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Four rescued after ship sinks in Southeast Alaska

The U.S. Coast Guard is investigating the sinking of a fishing vessel that could be carrying up to 2,500 gallons of diesel in Southeast Alaska.

At about 10:46 p.m. Thursday, the 84-foot Mary Kay notified the Coast Guard that it was taking on water off Cape Chacon near South Prince of Wales Island, the Coast Guard reported.

By Friday morning, the vessel had sunk in 600 feet of water. The four-man crew is safe thanks to a quick response by good Samaritan ships.

The fishing vessel Irish Rose was the first to arrive on the scene. The vessel's crew helped the four stranded men of the Mary Kay get out of the water. The men appeared to be well prepared for the emergency, dressed in immersions suits and aboard a small liferaft.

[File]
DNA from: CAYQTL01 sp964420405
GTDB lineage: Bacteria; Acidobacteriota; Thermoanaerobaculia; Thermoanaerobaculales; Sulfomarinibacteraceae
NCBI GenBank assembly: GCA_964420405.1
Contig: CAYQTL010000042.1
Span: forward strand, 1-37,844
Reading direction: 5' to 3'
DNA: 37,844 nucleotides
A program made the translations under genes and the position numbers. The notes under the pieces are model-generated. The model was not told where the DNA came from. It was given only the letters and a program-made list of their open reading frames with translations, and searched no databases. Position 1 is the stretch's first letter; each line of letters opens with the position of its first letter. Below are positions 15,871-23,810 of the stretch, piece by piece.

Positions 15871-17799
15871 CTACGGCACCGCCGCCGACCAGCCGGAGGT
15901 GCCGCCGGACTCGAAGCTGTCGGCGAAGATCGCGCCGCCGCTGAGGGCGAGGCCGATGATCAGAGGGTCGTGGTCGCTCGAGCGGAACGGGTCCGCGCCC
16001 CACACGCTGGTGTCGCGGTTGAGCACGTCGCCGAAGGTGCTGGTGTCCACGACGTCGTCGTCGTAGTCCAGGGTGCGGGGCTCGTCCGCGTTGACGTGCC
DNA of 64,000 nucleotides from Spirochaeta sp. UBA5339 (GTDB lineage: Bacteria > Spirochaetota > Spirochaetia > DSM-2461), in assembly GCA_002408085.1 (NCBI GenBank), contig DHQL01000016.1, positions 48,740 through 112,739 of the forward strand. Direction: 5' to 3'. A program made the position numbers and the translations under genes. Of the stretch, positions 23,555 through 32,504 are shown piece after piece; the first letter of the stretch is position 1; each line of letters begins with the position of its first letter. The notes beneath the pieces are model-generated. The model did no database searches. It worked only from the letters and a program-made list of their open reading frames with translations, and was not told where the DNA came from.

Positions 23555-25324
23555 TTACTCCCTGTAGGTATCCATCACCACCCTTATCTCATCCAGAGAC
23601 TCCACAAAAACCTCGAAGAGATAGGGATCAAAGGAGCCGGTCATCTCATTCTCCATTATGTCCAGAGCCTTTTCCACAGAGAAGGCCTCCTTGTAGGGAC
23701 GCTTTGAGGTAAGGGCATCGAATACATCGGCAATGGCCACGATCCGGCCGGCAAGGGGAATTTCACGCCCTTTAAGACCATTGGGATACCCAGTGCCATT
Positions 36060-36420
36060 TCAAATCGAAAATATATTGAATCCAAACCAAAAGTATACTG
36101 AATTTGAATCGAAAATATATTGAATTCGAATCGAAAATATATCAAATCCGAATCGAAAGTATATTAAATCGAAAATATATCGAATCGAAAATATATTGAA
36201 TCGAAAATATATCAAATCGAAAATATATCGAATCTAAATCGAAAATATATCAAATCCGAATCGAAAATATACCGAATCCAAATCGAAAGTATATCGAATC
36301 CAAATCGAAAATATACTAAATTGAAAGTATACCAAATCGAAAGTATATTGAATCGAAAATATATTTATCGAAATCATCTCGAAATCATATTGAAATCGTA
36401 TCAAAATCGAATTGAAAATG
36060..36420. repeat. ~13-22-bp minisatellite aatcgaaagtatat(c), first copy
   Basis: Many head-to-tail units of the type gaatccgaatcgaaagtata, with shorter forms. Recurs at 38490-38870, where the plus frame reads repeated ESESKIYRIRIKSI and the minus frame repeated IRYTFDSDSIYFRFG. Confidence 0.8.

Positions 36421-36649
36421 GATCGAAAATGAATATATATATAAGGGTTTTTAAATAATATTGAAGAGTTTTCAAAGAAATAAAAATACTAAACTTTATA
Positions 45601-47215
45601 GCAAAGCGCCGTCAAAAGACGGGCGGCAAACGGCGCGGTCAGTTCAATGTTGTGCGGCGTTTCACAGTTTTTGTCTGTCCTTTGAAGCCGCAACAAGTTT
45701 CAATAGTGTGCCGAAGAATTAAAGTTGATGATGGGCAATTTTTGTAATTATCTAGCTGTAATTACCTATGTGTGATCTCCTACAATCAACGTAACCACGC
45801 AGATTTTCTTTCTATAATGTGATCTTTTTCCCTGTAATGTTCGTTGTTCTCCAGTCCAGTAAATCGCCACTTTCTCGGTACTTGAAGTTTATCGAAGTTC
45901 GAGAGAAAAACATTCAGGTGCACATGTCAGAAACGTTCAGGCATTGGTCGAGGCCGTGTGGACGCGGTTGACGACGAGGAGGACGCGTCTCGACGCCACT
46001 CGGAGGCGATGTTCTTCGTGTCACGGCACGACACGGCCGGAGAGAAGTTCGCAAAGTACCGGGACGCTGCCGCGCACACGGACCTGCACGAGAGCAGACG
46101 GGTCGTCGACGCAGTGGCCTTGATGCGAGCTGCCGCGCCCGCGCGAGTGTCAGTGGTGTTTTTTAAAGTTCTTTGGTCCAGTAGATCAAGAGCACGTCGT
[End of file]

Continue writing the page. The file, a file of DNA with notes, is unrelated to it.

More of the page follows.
Shortly after the Irish Rose arrived on the scene, an Alaska Wildlife Trooper skiff from Cordova Bay arrived to retrieve the rescued crew and transferred them to the North Wind, another good Samaritan ship in the area.

"We are investigating the cause of the sinking and any potential pollution, but it is unlikely the vessel will be recovered due to the depth of water it sank in," said Lt. Ryan Erickson, a search and rescue controller at Coast Guard Sector Juneau, in a news release. "We were very fortunate to have so many good Samaritans respond to this sinking which limited the amount of time the crew was exposed to the elements."